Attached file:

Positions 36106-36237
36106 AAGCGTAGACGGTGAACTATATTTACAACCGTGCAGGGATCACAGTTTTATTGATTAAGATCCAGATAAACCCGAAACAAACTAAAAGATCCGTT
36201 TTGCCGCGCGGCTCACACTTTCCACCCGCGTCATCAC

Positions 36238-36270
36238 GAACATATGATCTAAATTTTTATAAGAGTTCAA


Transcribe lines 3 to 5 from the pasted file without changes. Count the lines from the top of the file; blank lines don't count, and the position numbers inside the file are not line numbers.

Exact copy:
36201 TTGCCGCGCGGCTCACACTTTCCACCCGCGTCATCAC

Positions 36238-36270
36238 GAACATATGATCTAAATTTTTATAAGAGTTCAA